After that, we recorded “Undead Attack” and “Blood And Guts” in the same day. The former was supposed to be just what it is-an incredibly simple, but stupidly fast, short burst of energy. The latter was supposed to be a more chunky, grooving song, very Exhorder-ish, but turned into more of what “Undead Attack” is. I realize now that placing the two songs together on the track listing was pretty stupid, but hey, we were young and unexperienced.

Next up, we did “Slayed” which was had a very crossover thrash-ish riff, with heavier vocals from myself. Jim also through in a gnarly bass solo towards the end, which I still get psyched about every time I hear it to this day.

Next up, were the pain in the ass songs. Getting the arrangements done for the ballad-y-but-still-heavy-as-balls “By The Fright Of Silvery Moon” took forever. We argued a lot over that song, Kyle and I wanted a more odd time signature than Jim did on the verse, and we eventually got our way, but he got to throw in a riff he wrote into the bridge. In hind sight, we probably should have realized that he didn’t work well with us enough to be in the band, but we thought he was cool and we just wanted to get the record done and get out on the road.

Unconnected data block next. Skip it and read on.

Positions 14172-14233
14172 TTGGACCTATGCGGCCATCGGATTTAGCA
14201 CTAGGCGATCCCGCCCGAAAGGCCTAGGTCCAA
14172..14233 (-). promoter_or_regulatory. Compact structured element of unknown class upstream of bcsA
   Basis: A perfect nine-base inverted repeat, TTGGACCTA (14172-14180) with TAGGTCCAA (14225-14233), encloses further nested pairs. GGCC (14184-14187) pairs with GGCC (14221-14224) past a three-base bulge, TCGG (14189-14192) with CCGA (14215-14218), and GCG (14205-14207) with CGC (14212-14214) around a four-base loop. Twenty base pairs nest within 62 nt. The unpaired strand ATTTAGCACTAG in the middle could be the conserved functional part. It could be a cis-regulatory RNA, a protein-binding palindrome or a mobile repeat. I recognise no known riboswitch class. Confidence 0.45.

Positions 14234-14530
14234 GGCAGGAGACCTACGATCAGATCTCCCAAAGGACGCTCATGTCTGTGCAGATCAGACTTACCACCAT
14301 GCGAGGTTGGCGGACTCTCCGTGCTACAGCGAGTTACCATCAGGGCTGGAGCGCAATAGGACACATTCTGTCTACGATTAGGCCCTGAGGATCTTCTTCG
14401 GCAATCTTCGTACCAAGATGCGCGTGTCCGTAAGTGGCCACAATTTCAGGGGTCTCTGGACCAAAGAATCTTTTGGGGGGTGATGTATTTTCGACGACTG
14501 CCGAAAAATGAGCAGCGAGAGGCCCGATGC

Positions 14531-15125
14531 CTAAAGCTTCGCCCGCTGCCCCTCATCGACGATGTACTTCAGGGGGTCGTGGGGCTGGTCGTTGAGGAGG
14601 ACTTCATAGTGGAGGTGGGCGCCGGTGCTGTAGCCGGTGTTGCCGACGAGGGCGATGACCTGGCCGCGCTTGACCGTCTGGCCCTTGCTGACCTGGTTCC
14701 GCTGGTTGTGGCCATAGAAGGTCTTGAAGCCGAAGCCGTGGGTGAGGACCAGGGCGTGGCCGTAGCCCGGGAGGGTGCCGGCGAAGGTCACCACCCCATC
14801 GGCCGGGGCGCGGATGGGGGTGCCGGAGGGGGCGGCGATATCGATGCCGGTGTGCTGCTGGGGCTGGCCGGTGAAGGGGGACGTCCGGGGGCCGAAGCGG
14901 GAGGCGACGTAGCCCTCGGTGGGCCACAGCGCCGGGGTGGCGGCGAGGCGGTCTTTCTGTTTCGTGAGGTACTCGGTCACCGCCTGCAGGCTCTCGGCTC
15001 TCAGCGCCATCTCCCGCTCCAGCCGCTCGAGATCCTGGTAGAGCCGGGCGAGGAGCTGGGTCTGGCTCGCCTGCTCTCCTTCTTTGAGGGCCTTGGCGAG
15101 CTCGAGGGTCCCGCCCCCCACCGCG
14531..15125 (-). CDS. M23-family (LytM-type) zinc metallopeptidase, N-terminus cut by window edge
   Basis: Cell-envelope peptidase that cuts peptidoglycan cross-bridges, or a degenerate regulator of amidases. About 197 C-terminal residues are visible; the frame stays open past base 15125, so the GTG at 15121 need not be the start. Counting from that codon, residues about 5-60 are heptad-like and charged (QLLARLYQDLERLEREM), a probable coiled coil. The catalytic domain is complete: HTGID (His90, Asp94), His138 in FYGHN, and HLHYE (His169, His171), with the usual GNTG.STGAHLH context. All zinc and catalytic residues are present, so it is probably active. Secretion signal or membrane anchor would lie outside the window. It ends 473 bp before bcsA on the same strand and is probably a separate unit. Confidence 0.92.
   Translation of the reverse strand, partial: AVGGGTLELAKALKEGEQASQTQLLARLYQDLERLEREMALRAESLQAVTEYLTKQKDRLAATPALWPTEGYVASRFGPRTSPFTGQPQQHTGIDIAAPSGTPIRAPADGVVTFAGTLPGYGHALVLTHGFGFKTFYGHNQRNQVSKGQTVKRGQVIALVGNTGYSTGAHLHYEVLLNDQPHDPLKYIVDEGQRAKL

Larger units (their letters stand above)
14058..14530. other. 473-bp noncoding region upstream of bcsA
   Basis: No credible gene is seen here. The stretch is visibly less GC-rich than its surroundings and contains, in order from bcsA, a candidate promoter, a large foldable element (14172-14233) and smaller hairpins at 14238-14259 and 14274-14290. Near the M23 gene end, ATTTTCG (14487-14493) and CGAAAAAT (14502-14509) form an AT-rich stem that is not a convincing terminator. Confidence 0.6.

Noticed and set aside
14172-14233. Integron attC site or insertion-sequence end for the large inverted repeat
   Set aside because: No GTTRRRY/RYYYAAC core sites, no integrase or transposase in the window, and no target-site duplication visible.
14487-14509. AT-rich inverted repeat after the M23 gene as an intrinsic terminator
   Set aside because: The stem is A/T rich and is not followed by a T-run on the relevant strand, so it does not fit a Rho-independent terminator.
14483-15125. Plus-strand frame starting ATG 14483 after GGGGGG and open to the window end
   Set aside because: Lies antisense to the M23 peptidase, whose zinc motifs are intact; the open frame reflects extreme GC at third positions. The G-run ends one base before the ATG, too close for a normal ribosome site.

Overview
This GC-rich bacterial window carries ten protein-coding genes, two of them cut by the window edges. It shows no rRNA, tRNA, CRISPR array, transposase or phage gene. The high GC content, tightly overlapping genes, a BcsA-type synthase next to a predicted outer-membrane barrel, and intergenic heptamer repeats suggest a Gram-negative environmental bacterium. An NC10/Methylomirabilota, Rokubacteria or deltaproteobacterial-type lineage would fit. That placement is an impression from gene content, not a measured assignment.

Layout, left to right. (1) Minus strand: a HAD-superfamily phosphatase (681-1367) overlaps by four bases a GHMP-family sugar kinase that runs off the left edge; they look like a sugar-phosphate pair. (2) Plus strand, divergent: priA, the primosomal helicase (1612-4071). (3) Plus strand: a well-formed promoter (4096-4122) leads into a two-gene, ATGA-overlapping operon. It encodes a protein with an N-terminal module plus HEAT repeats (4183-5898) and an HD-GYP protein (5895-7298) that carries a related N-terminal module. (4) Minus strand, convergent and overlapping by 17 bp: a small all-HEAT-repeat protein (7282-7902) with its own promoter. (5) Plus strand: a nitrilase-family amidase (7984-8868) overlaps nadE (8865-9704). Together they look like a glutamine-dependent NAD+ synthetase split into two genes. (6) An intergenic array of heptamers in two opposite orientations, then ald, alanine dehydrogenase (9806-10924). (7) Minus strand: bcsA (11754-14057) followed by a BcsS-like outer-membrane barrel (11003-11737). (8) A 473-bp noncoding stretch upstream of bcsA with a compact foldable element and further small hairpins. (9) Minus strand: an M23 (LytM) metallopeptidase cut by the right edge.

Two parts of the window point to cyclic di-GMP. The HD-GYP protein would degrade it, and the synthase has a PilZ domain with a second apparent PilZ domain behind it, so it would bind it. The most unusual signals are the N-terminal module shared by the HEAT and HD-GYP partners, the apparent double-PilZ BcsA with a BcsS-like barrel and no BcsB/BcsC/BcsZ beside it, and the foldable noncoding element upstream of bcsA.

“Frankenstein V.S. Dracula” (sometimes I wonder what I was thinking with some of these songs titles…) was a pain simply because of the guitar solo. We had decided to do that song in Drop C, instead of D Standard like the rest of the album, because the riff worked better in that tuning. It was a pain because I had to set up the Floyd Rose on my guitar to Drop C, and every time during the solo after I did the sweep arpeggio part and jumped into that crazy whammy dive, the guitar would go out of tune. Took forever to get a decent take of that.